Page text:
Marianne Tanzer recently had to make difficult decisions about her elderly father’s medical care. Her father, 86, was already in poor health, and now he also had COVID.
Tanzer, her father’s legal healthcare proxy, wanted to honor her father’s end-of-life wishes. But it was also important for her to follow halacha, or Jewish law, with whatever decisions she would make.
“My father gave us an advance healthcare directive, but there was a lot of grey area to deal with in the moment,” Tanzer said.
An American-born married mother of five and yoga instructor living in the Efrat settlement south of Jerusalem, Tanzer turned to her local rabbi for help. Unfortunately, the rabbi himself had COVID and was unable to speak with Tanzer. He recommended she instead contact Through One Hundred Twenty, a program connecting people who have questions and hard decisions to make regarding sick and dying loved ones with specially trained teams of rabbis and social workers.
Through One Hundred Twenty is a year-old project of Tzohar, an Israel-based organization founded by religious-Zionist Orthodox rabbis to bridge gaps between religious and secular Jews by encouraging a more informed, accessible and compassionate understanding of Jewish tradition and identity.
Tzohar rabbis take a non-judgmental and non-coercive approach, which they use to assist Israeli Jews with numerous lifecycle events connected to Jewish practice and tradition.
“We started the program because we were getting more and more questions dealing with big ethical issues regarding the end of life,” said Rabbi Yuval Cherlow, head of the Center for Ethics at the Tzohar Rabbinical Organization, and director of Through One Hundred Twenty.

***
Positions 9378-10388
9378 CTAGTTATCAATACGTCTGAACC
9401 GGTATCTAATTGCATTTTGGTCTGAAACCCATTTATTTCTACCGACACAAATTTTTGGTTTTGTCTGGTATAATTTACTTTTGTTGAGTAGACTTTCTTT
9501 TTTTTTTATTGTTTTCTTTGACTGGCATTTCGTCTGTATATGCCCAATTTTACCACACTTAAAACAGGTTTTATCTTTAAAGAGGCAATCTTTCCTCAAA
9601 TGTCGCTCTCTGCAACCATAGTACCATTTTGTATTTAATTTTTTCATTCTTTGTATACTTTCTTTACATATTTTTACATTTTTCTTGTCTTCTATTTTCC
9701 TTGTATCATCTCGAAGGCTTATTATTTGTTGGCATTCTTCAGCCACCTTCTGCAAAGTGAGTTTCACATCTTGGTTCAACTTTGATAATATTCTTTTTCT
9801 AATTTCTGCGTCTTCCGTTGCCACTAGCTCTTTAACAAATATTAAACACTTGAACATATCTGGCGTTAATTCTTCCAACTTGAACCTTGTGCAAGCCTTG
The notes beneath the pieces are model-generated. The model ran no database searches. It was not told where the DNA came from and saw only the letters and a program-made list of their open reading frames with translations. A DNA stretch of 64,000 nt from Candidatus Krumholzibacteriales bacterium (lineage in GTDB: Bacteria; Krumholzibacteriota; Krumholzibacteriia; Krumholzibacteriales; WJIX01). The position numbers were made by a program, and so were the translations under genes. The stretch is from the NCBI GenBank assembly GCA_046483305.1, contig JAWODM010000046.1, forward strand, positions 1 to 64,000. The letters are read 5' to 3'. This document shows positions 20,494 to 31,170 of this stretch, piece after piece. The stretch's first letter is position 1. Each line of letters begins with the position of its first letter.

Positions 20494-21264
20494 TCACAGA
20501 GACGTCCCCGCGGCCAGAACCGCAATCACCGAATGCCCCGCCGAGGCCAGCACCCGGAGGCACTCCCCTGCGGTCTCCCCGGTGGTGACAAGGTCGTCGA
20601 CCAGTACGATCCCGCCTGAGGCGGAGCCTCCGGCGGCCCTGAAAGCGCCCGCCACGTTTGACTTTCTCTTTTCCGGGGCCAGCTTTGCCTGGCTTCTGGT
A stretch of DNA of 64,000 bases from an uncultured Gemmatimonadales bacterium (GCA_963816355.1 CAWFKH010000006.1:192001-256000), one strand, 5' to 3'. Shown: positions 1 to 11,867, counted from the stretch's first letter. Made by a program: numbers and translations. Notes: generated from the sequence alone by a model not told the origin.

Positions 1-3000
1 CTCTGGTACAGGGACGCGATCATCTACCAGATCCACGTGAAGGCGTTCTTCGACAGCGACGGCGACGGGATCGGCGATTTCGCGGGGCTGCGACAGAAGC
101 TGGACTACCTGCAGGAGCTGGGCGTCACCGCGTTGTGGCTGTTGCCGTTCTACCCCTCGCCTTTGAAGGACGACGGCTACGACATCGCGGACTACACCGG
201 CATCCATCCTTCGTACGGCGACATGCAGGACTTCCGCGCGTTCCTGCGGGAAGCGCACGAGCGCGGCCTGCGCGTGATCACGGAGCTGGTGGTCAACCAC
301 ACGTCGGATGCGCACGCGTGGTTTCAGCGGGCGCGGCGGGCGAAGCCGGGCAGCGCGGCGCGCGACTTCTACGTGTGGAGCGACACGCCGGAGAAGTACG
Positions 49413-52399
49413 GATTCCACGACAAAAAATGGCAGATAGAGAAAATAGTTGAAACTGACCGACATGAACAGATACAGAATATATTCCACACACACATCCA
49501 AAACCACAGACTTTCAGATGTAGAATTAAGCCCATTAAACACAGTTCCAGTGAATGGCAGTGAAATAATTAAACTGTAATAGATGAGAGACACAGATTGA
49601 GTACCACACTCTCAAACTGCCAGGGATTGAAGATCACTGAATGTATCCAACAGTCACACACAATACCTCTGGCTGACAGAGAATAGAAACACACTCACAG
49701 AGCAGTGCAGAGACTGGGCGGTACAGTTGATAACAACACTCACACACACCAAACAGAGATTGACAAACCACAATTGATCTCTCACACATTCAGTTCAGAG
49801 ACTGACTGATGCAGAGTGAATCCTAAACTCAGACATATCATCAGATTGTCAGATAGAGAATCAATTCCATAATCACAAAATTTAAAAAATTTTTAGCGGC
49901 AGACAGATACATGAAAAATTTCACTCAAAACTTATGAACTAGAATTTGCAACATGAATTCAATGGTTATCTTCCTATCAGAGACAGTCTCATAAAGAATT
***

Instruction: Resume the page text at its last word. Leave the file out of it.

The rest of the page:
“Medical advances are keeping people alive for longer, even if they are not functioning. The mind and body are going at different times, and this gap between the soul and the body is creating ethical issues that people need to grapple with,” he said.
According to Cherlow, there is a misconception that Jewish law dictates that a person’s life must be extended as long as possible at any cost. He cited the example of the late Israeli prime minister Ariel Sharon, who was kept on a respirator for eight years while in a coma after suffering a series of strokes.
By Israeli law, the ultimate decision-making power regarding the treatment of terminally ill patients rests in the hands of physicians and medical institutions. However, in recent decades, the importance of also considering the wishes of the patient and their family has been recognized.
These situations are actually more nuanced than people assume
“These situations are actually more nuanced than people assume. According to halacha, there are cases when it is okay to say enough is enough. Not all rabbis know this,” Cherlow said.
This has left many within the Jewish population — including among the religiously observant — ill-equipped to feel fully confident in making decisions for themselves or loved ones.
According to Cherlow, Tzohar’s program is not designed to dictate whether to insert a feeding tube or attach a person to a respirator, for example.
“We don’t give orders. We are teachers. What we do is explain to people which choices, under what circumstances, would fall within the boundaries of Jewish law, and which would not,” he said.
This teaching takes place in sessions (conducted in Hebrew, or in English as needed) facilitated by a team comprised of a rabbi and social worker. Tzohar currently has 10 teams in place, who are available to families throughout the country on a 24/6 basis. In an emergency, they can also be reached on Shabbat.
Experienced geriatric social worker Debbie Braitbard supervises the program’s social workers, who receive specialized training in palliative and end-of-life care.
“This is a new model. The rabbis and social workers train together, and together we learn from hospital staff,” Braitbard said.
Tzohar social workers help with communication between families and physicians when needed, and ascertain that a family has provided all official medical documentation prior to the meeting so that the Tzohar team is fully informed.
In the sessions with families (which have so far been held only by Zoom because of COVID restrictions), the social workers calmly facilitate the discussion, which can be emotionally wracked in a time of crisis. The ultimate goal is to act in the best interests of the patient, with each case being unique.